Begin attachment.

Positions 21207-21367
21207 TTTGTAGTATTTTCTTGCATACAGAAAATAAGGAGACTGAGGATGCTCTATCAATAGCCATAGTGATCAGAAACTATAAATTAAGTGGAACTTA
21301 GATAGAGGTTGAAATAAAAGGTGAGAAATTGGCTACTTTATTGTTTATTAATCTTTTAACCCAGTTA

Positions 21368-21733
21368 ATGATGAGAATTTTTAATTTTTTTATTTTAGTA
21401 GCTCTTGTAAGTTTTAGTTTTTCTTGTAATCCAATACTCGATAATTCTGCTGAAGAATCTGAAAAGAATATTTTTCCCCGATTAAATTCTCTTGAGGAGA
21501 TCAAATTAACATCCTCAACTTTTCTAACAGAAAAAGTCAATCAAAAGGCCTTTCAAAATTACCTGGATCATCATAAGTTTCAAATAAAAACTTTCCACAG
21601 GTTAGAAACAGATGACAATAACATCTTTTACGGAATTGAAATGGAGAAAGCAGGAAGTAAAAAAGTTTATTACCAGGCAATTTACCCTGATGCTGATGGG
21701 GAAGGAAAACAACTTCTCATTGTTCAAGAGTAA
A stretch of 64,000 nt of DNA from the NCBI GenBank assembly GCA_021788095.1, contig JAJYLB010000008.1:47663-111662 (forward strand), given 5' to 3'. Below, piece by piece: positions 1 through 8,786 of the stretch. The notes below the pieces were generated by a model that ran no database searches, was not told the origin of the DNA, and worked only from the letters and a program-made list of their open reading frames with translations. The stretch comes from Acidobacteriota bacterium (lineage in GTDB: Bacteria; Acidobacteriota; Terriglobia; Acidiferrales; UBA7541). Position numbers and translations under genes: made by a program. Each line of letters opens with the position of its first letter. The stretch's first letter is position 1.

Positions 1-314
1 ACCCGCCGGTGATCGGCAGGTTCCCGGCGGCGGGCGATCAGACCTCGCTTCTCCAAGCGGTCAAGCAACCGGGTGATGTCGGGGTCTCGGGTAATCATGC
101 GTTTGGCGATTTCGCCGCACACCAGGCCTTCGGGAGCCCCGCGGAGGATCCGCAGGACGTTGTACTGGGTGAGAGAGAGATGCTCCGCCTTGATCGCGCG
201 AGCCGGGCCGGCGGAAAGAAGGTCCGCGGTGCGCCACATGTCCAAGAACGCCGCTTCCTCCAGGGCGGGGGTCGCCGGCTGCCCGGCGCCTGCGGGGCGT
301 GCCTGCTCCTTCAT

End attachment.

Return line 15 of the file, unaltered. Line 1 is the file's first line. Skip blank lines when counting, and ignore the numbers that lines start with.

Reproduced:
301 GCCTGCTCCTTCAT